Lithuania: While the tax authority does not collect taxes, various proposals have been made to improve the situation. However, not all proposals are rational.
While the tax authority does not collect taxes for the state budget, various proposals have been made to improve the situation. However, not all proposals are rational and proportionate to the result – collection of taxes.
The Lithuanian Parliament has received a draft Tax Administration Law (Draft) which, for example, suggests a new tax dispute resolution procedure. That is, the tax authority could enforce recovery of 10% of disputed tax from taxpayers who challenge the tax authority and take their tax dispute to court. The Draft also includes a compensation mechanism, which on certain conditions will allow calculation and payment of interest to the taxpayer in cases of incorrect tax recovery. The reason why these amendments were suggested is the increase of unjustified tax disputes in court, where taxpayers do not always properly assess the situation and apply to the court, thus postponing tax obligations by several years.
However, the proposed amendments do not meet the requirements of major principles of law, such as the principle of fairness and universal obligation, the principle of equality of taxpayers and other fundamental rights settled in the Lithuanian Constitution, which guarantees the right to defence. The amendments foresee tax dispute investigations as “free of charge” only at the pretrial investigation stage, i.e. before the Tax Disputes Commission under the Lithuanian Government, while further investigation would be possible only on payment of a 10% “deposit”. However, courts are entirely responsible for justice in Lithuania so that imposing financial burdens in order to defend a position in the courts would contradict fundamental rights settled in the Constitution. Moreover, the tax authority also makes mistakes: the Supreme Administrative Court often accepts taxpayer friendly solutions and sometimes applies to the European Court of Justice for a preliminary ruling. Thus a taxpayer’s right to defend itself cannot be burdened by tax obligations in advance – a move which in our opinion is ungrounded and illogical.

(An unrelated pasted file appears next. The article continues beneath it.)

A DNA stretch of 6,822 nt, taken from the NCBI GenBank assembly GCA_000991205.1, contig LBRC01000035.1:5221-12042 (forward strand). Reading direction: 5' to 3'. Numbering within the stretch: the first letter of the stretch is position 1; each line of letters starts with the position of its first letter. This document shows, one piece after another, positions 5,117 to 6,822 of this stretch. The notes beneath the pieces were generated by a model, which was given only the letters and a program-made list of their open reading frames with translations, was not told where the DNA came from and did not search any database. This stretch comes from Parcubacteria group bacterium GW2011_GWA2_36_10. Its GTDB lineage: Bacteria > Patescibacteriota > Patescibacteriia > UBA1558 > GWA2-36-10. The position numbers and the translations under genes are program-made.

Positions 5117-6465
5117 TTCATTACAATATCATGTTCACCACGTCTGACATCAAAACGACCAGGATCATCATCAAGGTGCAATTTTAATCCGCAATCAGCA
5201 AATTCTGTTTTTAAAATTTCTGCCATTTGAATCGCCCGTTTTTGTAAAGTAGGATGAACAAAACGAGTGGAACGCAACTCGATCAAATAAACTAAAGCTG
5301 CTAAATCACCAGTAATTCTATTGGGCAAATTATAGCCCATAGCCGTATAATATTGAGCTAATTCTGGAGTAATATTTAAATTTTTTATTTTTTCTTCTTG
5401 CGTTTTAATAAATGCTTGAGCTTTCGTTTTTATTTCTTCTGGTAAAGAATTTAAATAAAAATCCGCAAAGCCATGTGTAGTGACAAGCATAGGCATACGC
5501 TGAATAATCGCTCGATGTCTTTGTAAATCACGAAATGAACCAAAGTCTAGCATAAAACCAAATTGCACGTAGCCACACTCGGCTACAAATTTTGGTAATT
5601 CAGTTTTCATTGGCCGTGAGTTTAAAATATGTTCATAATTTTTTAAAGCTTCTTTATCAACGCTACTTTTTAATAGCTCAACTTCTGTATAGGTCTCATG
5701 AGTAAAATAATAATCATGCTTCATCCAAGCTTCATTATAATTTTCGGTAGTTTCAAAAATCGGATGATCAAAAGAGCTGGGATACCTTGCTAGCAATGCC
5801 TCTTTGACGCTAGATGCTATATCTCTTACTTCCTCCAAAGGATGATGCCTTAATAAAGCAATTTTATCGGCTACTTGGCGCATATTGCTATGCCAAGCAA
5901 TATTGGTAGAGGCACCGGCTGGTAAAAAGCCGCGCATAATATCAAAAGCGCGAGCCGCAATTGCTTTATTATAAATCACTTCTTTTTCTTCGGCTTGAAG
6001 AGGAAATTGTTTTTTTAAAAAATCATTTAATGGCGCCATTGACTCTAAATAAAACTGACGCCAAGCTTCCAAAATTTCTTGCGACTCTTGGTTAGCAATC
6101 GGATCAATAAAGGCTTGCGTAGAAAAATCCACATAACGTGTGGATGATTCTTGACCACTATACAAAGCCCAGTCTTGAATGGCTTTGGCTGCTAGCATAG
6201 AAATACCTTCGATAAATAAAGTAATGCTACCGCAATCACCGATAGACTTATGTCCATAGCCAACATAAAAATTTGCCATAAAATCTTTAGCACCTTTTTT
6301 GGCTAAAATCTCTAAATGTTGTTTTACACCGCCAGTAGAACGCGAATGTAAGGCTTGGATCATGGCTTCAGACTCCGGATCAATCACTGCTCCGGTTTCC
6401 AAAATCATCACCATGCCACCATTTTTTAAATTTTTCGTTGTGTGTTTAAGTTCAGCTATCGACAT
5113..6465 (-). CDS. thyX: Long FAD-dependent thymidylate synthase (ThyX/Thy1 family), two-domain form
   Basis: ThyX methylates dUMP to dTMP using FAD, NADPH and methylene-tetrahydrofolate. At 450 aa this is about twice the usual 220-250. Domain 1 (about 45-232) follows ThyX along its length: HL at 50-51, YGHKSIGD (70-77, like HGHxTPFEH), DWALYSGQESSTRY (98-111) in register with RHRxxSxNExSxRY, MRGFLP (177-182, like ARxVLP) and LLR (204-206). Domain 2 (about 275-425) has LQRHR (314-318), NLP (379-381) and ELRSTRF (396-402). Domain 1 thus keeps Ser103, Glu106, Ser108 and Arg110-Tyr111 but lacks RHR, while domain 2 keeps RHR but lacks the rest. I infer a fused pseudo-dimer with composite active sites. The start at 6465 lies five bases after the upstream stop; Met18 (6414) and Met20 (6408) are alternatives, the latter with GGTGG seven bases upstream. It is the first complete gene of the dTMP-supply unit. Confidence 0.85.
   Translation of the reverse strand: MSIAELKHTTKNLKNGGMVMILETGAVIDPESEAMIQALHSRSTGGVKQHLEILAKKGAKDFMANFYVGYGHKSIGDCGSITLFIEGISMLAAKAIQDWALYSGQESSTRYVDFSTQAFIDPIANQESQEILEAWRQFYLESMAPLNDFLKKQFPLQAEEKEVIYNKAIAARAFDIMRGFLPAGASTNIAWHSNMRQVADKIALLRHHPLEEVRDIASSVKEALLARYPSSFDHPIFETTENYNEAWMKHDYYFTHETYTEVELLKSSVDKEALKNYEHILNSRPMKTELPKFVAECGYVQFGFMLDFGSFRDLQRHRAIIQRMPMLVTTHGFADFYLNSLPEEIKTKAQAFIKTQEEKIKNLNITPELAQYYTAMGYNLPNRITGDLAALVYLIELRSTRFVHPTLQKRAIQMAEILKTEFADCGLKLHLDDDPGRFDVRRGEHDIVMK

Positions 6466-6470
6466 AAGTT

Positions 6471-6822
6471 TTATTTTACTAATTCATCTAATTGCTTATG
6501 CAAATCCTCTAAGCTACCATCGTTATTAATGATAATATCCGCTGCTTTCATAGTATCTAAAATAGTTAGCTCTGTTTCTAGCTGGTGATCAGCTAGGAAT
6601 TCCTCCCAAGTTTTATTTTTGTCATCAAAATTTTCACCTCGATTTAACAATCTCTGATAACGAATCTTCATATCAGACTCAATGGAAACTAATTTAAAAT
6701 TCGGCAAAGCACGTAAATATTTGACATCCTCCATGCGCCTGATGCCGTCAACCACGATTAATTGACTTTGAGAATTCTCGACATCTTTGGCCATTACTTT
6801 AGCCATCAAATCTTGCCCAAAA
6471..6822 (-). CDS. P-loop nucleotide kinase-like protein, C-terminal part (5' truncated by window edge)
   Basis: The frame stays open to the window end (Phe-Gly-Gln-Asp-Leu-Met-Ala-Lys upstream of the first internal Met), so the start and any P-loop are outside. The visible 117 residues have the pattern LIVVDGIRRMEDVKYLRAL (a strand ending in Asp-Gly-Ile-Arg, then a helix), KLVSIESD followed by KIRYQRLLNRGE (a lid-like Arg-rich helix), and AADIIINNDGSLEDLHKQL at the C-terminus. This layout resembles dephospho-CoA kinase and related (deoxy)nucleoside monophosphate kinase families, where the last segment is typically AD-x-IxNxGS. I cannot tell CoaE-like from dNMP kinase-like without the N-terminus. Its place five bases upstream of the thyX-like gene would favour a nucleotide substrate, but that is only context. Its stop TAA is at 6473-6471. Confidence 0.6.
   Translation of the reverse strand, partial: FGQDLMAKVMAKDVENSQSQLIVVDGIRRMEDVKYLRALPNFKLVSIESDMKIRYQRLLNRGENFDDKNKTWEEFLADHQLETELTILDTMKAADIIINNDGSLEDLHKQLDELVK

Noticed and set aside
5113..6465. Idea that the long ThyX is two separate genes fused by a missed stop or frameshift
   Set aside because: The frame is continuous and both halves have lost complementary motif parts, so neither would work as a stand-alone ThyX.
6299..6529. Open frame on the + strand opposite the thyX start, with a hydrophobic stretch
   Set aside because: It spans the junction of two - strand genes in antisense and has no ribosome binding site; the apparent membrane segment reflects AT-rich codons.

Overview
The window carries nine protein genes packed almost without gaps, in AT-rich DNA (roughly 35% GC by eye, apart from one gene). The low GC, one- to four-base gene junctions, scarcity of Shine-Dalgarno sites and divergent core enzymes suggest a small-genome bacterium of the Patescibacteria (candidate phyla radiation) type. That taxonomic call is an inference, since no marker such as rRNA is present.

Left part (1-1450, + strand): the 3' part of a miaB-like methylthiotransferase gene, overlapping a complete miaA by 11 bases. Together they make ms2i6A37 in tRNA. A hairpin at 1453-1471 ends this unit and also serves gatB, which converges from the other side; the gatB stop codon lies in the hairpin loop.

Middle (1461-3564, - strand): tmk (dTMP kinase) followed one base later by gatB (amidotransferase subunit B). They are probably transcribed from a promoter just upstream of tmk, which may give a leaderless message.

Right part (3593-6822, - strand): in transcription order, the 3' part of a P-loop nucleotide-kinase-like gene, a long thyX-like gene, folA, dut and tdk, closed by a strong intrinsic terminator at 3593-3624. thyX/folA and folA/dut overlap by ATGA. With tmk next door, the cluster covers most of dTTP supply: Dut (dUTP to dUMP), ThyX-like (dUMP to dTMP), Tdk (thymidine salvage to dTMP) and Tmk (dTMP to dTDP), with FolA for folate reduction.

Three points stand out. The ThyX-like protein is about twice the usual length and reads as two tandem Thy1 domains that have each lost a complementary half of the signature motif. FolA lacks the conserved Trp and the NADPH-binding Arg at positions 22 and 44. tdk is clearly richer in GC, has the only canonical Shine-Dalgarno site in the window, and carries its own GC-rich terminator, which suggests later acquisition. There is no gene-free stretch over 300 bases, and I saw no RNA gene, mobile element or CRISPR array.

Clearly, amendments to the Draft will arouse debate and different opinions which will support one or another side. However, the best solution to a dispute is to avoid a dispute.